The British seaside holiday…

...and breezy Brighton's role in it

The Indian summer was well and truly over and on a dreary Wednesday evening the wind was whipping up the dead leaves into whirlpools on the pavements. What better escape than to attend the first Regency Society talk of the season on the (unseasonal) subject of The British seaside holiday? It was ably delivered by lecturer, tour guide and Regency Society committee member Jackie Marsh-Hobbs, who stood in at the 11th hour for a speaker who was unable to attend. She informed and entertained the expectant audience admirably and with humour.

Her talk covered all aspects of that very British institution – dear to the hearts of Brighton residents – the seaside holiday: piers and pools, dipping and deckchairs, beach huts and bandstands, shelters and swimsuits, bathing machines and bath chairs, exclusivity and entertainment, caravans and cliff railways, souvenirs and seawater, hotels and hokey pokey (ice cream to you and me).

Jackie delighted us with images of boat trips and Butlins, Blackpool and… Brighton.  We were shown exquisite aquatints by William Daniell, paintings of the Brighton Chain Pier by both Turner and Constable, Donald McGill postcards and railway posters of the 1930s exhorting us to visit unbelievably sunny-looking coastal resorts, plus images of Antony Gormley’s installation Another Place at Crosby.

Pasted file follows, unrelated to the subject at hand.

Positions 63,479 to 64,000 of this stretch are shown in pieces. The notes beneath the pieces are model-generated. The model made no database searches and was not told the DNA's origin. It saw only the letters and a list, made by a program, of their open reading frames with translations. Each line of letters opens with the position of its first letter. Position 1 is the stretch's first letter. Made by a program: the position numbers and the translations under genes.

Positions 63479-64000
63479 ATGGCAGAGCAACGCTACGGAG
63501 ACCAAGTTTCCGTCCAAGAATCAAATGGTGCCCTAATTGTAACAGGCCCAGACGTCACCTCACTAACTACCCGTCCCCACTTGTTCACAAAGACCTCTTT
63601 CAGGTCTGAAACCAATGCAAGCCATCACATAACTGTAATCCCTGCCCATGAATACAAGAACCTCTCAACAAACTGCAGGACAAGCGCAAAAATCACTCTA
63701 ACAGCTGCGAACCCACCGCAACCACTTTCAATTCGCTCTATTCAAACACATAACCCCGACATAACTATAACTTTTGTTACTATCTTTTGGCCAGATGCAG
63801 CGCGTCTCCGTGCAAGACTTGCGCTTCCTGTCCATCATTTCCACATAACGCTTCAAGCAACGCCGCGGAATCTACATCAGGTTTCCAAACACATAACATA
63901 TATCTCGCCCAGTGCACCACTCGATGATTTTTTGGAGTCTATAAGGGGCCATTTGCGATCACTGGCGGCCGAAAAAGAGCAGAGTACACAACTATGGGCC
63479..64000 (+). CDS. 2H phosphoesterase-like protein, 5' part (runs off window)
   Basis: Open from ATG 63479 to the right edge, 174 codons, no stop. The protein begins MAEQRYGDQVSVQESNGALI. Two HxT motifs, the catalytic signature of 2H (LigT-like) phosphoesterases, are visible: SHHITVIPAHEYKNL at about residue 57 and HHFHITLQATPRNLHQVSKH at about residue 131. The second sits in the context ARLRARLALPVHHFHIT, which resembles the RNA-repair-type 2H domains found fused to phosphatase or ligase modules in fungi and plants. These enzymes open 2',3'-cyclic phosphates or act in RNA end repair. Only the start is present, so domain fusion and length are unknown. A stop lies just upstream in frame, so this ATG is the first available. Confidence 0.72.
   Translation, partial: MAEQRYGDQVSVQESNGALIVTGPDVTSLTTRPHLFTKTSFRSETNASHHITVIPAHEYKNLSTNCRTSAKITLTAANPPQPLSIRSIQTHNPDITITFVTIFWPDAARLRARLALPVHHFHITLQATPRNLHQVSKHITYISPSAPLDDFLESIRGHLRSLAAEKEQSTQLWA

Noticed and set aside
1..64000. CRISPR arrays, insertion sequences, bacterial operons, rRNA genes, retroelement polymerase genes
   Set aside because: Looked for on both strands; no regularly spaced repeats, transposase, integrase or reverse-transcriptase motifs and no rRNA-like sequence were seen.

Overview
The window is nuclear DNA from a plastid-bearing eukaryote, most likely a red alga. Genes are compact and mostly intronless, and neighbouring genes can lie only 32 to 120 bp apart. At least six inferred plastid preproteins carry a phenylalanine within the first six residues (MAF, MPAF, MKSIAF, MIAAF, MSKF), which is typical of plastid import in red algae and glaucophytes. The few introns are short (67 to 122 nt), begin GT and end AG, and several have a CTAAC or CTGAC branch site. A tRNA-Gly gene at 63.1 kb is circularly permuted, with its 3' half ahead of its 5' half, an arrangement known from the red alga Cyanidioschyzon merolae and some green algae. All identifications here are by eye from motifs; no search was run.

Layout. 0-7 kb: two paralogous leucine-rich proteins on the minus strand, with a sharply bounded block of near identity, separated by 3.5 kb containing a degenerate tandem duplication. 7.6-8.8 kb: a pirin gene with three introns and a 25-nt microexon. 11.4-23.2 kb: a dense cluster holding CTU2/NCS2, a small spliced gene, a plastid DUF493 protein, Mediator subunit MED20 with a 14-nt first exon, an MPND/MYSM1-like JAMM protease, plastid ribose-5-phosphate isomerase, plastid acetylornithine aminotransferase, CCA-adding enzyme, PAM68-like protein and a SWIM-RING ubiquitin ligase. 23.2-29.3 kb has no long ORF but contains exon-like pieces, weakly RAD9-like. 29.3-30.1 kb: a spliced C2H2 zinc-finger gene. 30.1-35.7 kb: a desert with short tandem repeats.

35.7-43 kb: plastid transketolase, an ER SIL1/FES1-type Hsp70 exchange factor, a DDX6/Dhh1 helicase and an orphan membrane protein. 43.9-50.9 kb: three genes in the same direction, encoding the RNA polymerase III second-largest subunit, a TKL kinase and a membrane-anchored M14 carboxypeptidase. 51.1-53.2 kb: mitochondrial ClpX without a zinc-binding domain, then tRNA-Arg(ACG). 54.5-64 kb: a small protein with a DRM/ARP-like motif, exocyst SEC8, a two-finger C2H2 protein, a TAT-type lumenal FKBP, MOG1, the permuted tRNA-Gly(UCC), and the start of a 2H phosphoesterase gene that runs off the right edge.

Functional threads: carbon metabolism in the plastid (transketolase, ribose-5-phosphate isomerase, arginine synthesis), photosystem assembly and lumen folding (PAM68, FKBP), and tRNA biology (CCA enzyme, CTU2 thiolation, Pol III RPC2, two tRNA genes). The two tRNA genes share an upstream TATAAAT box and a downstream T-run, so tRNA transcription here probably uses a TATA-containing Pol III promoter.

We were saddened to be reminded of the loss of great structures such as Brighton’s Daddy Longlegs, the exotic Indian-style, monumental oriental Clifton Baths at Gravesend (designed by our own Amon Henry Wilds) and The Leith Trinity Chain Pier (designed by our own Captain Samuel Brown).

And there was much more. In the 19th century, the harbour wall in Margate was (perversely) called a pier and their pier a jetty;  there are 30,000 remaining beach huts around our coastline (a handful of which in Bournemouth are now listed);  the first lettered seaside rock came from Blackpool;  Brighton Swimming Club was founded in 1860 and was the first of its kind in England;  Brighton can lay claim to having the first seaside aquarium in the UK; but  Scarborough beat Brighton’s claim to have invented sea water cures, with Elizabeth Farrow and Dr Wittie advocating spa water cures and sea dipping respectively, predating our own Dr Richard Russell; and  coral and crushed woodlice formed part of the tasty recipe added to the seawater drunk by the gullible followers of the said Dr Russell.

Most of the audience chuckled over (though some reminisced about) those sartorially inelegant knitted bathers prevalent after the Second World War… and then it was out into the bracing Brighton air again.

With thanks to member Alison Minns

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